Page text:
But that was then. Today Arizona Republicans have avoided such anti-immigrant positions and even the new Governor Doug Ducey, who was supported by tea partiers during his campaign, is building a new state GOP agenda focus on education with a “softer” tone on immigration.
And this should not be a surprise to anybody following politics. Why the GOP in the state has changed the tone, more Latinos voting and and a smaller bloc of white voters. Also, Mitt Romney won Arizona with 54% and Jeff Flake won the U.S. Senate race with only 50% against Richard Carmona who got 46% in 2012; and in 2014, Republican Doug Ducey won the race for governor with only 53.5%. As a result, in a presidential election in 2016, a Republican candidate in Arizona will have to appeal to Latino voters to be able to win.
California will have its first open U.S. Senate race in more than 20 years. But democrats are expected to keep the Senate seat. So the most intriguing question in the state, among democrats, is who will run challenging Atty. Gen. Kamala Harris as Barbara Boxer’s inevitable successor. Both Antonio Villaraigosa and Gavin Newson have declined to run, and thus far, only Republican Assemblymember Rocky Chávez from San Diego have said he will seek the GOP nomination for the U.S. Senate.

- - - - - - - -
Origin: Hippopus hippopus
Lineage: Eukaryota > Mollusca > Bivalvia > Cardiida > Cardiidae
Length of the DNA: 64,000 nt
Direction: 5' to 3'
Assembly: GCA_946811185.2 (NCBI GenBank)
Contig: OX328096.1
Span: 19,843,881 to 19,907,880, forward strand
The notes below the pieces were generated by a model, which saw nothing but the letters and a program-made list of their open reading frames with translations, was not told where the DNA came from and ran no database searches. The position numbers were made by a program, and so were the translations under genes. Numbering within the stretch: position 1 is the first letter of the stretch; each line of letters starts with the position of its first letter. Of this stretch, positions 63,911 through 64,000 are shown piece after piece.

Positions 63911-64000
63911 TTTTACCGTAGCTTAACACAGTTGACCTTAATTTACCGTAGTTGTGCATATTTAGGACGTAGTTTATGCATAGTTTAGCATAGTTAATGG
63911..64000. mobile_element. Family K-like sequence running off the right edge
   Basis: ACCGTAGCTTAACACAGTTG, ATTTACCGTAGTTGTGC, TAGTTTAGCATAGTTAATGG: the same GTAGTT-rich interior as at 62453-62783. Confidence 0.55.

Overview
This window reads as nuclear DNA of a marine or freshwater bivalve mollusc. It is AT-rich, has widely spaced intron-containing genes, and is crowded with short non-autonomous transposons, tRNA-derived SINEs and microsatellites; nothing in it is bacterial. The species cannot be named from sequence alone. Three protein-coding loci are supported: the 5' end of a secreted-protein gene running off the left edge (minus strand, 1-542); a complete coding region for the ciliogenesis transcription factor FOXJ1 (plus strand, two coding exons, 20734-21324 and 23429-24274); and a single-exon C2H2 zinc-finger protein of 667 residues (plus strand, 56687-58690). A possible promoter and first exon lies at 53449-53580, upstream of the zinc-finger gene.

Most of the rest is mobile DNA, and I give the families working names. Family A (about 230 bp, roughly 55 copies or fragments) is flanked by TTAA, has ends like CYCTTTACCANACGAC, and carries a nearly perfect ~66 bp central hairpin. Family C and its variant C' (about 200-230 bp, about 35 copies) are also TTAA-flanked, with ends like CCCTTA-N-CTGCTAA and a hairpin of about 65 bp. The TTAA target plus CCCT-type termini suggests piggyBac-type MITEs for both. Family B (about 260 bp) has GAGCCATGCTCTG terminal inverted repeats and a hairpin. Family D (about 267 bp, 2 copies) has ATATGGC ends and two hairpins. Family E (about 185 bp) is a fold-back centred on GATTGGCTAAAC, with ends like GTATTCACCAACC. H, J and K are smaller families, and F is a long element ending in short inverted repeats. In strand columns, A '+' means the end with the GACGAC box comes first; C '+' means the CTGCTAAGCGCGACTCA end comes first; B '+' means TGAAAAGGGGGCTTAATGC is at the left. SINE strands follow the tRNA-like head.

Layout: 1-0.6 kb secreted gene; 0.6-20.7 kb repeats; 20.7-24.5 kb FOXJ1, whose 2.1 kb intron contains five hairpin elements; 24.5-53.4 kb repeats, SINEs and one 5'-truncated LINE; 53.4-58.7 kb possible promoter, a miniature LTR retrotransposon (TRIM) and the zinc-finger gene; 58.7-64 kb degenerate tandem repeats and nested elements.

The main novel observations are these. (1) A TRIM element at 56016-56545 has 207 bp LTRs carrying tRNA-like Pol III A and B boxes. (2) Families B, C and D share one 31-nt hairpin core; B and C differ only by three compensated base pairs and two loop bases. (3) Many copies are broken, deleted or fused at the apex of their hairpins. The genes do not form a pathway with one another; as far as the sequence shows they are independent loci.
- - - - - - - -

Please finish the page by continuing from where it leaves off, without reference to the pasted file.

Conversely, California will play a significant role in the selection of the GOP nomination for president. California has a winner-take-all system, which mean its 172 delegates will go to a center-right Republican candidate who can get more than 50% in the primary.
And it is an open secret that every presidential cycle Republican will have less white voters, and they will need more Hispanic voters to replenish the senior “white” vote. For instance, GOP pollsters Whit Ayres has made the point many times, including his book 2016 and Beyond: How Republicans Can Elect a President in the New America, that
Romney won 59 percent of whites but only 17 percent of non-whites in 2012. If the 2016 Republican nominee gets no more of the non-white vote than Romney, then he will need 65 percent of the white vote to win. That is a level reached only once in the last half century, by Ronald Reagan in 1984 in the greatest electoral landslide in recent history. and
It’s that simple and current demographic changes and and Electoral Map trends suggest that, in 2016, that Republicans will need to win more than 40% of the Latino vote to win the White House.
Alex Gonzalez is a political Analyst and Political Director for Latinos Ready To Vote.